The objectives of the Edina Goes Green project were to design and implement an educational campaign on low-input lawn care, measure its
effectiveness, and use the information gained to develop a model education plan that other communities could use. Residents of Edina, MN initiated the project by expressing an interest in reducing the amounts of chemical inputs (fertilizers and pesticides) used on residential lawns. The program's educational goal was to bring about a change in Edina residents' lawn care by teaching about proper timing and rate of application of all lawn inputs, as well as cultural techniques for producing a healthy lawn. The lawn care techniques taught in the program were drawn from the Minnesota Extension Service publication, LILaC: Low Input Lawn Care (Mugaas, 1995).
The educational campaign consisted of several parts. Six informational articles were published in Edina' s AboutTown quarterly community magazine
and the local SunCurrent newspaper. Nineteen demonstration sites were established in which volunteer homeowners worked with Master Gardener
mentors learning low-input lawn care techniques. A WWW page containing information about lawn care and the project itself was posted, and a free public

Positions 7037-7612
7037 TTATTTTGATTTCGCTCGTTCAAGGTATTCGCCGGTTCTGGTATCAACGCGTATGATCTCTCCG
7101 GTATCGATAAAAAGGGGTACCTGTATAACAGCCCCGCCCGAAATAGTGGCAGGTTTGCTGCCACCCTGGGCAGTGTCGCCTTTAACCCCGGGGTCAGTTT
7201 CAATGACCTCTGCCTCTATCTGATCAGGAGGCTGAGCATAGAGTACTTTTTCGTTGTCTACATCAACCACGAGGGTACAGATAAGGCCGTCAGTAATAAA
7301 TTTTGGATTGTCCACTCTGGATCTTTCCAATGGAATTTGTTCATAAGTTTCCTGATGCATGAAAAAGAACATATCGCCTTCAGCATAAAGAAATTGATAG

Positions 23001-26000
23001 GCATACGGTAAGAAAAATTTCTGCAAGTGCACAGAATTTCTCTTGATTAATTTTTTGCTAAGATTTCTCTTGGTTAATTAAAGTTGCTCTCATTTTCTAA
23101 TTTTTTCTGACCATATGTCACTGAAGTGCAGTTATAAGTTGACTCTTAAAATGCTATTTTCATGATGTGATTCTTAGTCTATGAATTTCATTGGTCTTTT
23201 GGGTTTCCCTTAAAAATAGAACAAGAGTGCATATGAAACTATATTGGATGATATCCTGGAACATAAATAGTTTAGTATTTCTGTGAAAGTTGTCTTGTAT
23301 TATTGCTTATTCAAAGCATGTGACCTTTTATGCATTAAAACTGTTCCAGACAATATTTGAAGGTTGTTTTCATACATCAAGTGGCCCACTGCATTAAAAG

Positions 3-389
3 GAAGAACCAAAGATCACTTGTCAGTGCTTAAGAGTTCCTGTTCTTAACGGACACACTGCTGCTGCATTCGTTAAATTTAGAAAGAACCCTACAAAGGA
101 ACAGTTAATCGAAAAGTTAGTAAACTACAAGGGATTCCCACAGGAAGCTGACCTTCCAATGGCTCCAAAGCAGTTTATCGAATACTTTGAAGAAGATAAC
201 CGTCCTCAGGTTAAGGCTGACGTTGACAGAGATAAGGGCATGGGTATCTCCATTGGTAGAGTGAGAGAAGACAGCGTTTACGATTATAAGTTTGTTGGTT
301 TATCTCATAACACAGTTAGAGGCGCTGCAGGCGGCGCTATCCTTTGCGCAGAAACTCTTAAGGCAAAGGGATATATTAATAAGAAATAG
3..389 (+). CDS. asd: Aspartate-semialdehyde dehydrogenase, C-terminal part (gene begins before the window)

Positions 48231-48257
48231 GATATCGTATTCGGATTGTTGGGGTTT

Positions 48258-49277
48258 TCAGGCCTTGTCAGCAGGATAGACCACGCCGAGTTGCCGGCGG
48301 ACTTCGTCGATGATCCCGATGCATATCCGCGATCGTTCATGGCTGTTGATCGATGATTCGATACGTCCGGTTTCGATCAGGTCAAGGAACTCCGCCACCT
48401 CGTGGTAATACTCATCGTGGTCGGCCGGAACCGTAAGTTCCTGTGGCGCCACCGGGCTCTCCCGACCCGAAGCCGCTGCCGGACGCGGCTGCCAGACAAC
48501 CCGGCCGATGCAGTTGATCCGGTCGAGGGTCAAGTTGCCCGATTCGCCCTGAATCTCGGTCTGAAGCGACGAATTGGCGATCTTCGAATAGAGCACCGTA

seminar entitled Lawn Care for the 90s: A Pinch Not a Pound was held in March, 1996.
To measure the effectiveness of the program, two surveys were distributed, each to a random sample of Edina residents. The first survey was mailed at the start of the project to 800 residents. The second survey was mailed a year later, at the project's end. This survey was sent both to the same group that received the first survey and also to a new sample of 800 more residents. The surveys measured lawn care knowledge and current practices, attitudes concerning pesticide use and the environment, as well as the effectiveness of the Edina Goes Green program. By the end of the year-long project, 59% of respondents who received both surveys and 36% of respondents who received only the second survey indicated that they were at least vaguely familiar with the project. Of these, for both groups of respondents, the informational articles were selected as the most utilized educational tool (66% and 44%, respectively).
Recommendations for other community educational programs are based on the survey results as well as feedback from the Master Gardener and Demonstration Site participants and the residents of Edina who initiated and helped carry out the project.
Edina Goes Green: A Community Education Project in Low-input Lawn Care.
University of Minnesota.
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